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GP Series Part 3: Elizabeth, The Queen Who Bought the World

Discussion in 'Civ4 - Strategy & Tips' started by The Oz-Man, Jul 12, 2012.

  1. The Oz-Man

    The Oz-Man Enter: The VAIKE!

    Jun 1, 2007
    Dayton, Ohio
    They say that money corrupts you,
    But I can't really tell--
    I've got the whole world at my feet,
    And I think it's pretty swell!

    -"Weird Al" Yankovic, "This is the Life"

    The GP Series focuses on the generation and exploitation of one specific type of Great Person at the expense of all others, giving said Great Person a chance to shine. After an attempt to run an Artist game ended up not being any fun at all, I decided to move on to a more fun option. Whereas Great Artists are marginally useful in certain contexts, Great Merchants are among the most powerful GPs in the game, with a variety of options (from Corporations to trade missions to simply settling down) for bringing raw cash into an empire.

    As with last time, we are operating under the now-universal rule for the series: the only type of Great Person we may actively try to generate is a Great Merchant. So no scientist specialists, no wonders that generate points toward any other kind of GP, and--tellingly this time--only one possible national wonder.

    If we generate any other Great Person type--whether by being first to a race or by wonders in captured cities--said Great Person must immediately be put to death. :devil: This of course lowers the immediate incentive on techs like Communism, Physics, and Fusion while at the same time making Economics something of a priority.

    What can Great Merchants do?

    Great Merchants can first of all be settled and are unique in this regard: they're the only Great Person that generates food by being settled. In addition to a single slice of bread, settled Merchants add a substantial amount of gold--enough, I'd argue, for us to consider settling as a very viable option.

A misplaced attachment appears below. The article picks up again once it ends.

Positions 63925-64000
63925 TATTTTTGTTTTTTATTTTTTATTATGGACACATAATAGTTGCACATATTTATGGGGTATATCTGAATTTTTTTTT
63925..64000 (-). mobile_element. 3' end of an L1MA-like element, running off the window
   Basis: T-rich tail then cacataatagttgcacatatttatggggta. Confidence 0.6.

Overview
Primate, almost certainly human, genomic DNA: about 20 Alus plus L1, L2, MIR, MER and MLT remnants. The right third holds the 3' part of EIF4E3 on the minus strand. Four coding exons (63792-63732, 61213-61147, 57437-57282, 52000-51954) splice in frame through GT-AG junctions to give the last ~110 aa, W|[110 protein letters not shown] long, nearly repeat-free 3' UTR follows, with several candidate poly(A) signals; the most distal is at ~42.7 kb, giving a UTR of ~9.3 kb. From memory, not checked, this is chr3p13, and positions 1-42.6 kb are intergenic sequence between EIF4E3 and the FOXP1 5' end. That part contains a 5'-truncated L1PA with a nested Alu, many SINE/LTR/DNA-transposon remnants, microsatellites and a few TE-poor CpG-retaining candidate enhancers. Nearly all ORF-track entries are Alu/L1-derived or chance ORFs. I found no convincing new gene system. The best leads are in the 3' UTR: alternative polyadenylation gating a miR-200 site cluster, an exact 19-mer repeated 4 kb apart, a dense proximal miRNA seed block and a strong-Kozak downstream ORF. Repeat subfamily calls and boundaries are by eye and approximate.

On the other hand, the more popular use for Great Merchants is the vaunted trade mission, grabbing a purse of gold by traveling to a far-flung city. I'm typically pretty bad with this, so advice would be helpful. Unless I'm mistaken, the GM does particularly well in the city with the Temple of Artemis, so tracking that particular wonder down may be a goal (and, no, we can't build it ourselves, much to my chagrin--stupid free priest!).

    GMs can also be used for the two food-generating corporations: Cereal Mills and the powerful Sid's Sushi. If we go to Corporation, then Sushi might be a good idea given the map script. But we have a very obvious reason for possibly avoiding Corporation, and I bet you can figure it out.

    Here's the GM bulb list:

    Spoiler :

    Metal Casting
    Code of Laws
    The Wheel
    Civil Service
    Mass Media
    Printing Press
    Replaceable Parts
    Divine Right
    Scientific Method
    Horseback Riding
    Steam Power
    Future Tech

    Pretty good. I think the raw cash is more valuable, but I like the fact that nothing in the Aesthetics line is even on there. I'm tempted to avoid that nonsense until very late, which will make this a different game than I'm used to (the Great Library and the free GA from Music are both usually priorities, and I love late-game Cuir/Cavalry rushes).

    Which Wonders can we build?
    The Colossus - A cheap, nice wonder that goes obsolete depressingly early on the map script I've rolled up. Still pretty easy to grab and not necessarily off the beaten path.
    The Eiffel Tower - Eh. This one's a big "maybe," but it's not off the beaten path from the victory condition I'm going to pursue.
    The Great Lighthouse - The real powerhouse in the merchant wonder set and my motivation for picking the map script I did. One of the very strongest early-game wonders and a high priority; picking a leader who can get it quickly is going to be part of the strategy.